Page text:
One of the hardest things to find in the Australian bonsai world are small Japanese Black Pines with good roots, and branches low on the trunk.
An excellent way to get what is often so desired, is to make cuttings of newly sprouted Japanese Black Pine seedlings. The following is a description of this technique. One of the best detailed descriptions of the process can be found here.
Due to import restrictions, most pine nursery material cannot be imported into Australia including seeds. Over the last few years, finding seed locally has proven to be quite a challenge. During winter 2011, I found a local source of JBP seeds. I managed to get 20 seeds, not the amount that I was after but better than none. I planted the seeds in a purely inorganic mix – 1 part Akadama, 1 part Pumice passed through a 2mm sieve to keep out the larger particles.
The process is pretty simple: start with seedlings around 3 months old (look for the centre bud beginning to grow), and make cuttings out of them. I began the process by wiring mesh into small terracotta pots.
Pot wired up
Dry Boon mix was passed through a 2mm sieve to remove the fines, then added to the pots
Pots watered well to settle the mix
The cuttings will be planted into a pocket of propagating sand. I used the handle of a small garden fork to create indentations into which I poured the sand.
The indentations have a diameter of roughly 30mm
Sand filled indentation
Sand filled indentations compressed to be level with the mix
Once I had filled the indentations, I used a small nail to create holes for the cuttings to slip into.
The next step was to cafefully remove the seedling one at a time, ensuring that no damage was done to the soft stem. I ended up using a chop stick to help dig out the seedling. I only selected the strongest seedlings, 6 out of the 7 that sprouted.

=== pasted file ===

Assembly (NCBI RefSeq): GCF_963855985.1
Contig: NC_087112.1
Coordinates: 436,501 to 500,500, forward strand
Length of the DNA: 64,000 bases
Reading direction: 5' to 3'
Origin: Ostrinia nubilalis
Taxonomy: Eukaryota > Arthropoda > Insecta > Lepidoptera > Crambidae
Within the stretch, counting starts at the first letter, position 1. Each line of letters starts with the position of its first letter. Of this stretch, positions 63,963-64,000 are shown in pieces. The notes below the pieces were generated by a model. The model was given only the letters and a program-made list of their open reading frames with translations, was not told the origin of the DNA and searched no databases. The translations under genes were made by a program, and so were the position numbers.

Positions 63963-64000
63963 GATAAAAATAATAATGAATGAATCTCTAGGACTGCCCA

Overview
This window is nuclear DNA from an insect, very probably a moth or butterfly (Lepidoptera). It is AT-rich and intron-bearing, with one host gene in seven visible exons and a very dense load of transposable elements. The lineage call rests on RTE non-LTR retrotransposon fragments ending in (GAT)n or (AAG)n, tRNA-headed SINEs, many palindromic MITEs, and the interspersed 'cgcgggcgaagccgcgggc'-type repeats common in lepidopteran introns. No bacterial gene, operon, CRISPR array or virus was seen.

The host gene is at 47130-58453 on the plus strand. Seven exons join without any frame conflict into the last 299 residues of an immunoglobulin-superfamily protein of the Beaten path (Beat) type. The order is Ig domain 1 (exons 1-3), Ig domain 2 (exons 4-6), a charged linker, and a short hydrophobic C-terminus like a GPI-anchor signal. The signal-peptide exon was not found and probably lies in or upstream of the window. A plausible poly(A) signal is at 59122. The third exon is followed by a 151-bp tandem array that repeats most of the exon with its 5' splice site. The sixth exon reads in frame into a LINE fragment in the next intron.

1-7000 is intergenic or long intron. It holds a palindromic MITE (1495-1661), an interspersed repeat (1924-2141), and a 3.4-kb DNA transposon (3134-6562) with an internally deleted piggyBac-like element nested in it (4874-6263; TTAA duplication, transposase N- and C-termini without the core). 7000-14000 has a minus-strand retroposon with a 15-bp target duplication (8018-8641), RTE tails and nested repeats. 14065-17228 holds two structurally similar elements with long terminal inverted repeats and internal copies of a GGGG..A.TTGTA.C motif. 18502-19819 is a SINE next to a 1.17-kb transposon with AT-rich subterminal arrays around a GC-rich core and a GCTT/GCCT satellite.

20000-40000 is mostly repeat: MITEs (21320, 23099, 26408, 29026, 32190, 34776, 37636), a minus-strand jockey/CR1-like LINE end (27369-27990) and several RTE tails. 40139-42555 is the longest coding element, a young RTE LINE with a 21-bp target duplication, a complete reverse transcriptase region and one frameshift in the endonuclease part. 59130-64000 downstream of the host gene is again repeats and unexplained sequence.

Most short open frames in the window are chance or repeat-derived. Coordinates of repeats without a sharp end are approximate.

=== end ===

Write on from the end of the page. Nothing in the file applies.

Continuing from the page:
One seedling that I did not use, was too weak. I have let it grow, and might do it later. We’ll see how it turns out.
Removing a seedling
Seedling and roots. Notice that there is roughly 50mm between the roots and the needles. We create cuttings to reduce this gap.
The grafting knife I used to cut the roots off cleanly. It is extremely important to have a clean cut from which the roots can emerge. It increases the success rate of the cuttings rooting.
With no real guide, I ended up cutting the roots off about where the violet part of the stem stopped, the part that was above the soil line.
The cuttings floating in water waiting to be planted
I then dipped the cuttings into rooting hormone to increase the chances of roots forming.
I took great care not to disturb the cutting after it was dipped into the hormone.
The cutting was then carefully inserted into the hole that I made with the nail.
I carefully pressed down the surrounding sand to close the hole around the cutting.
The cuttings potted up. I trialled some with upside down drink bottles to increase humidity. I’ll let you know how they go!
Looks great Scott – looking forward to seeing them grow!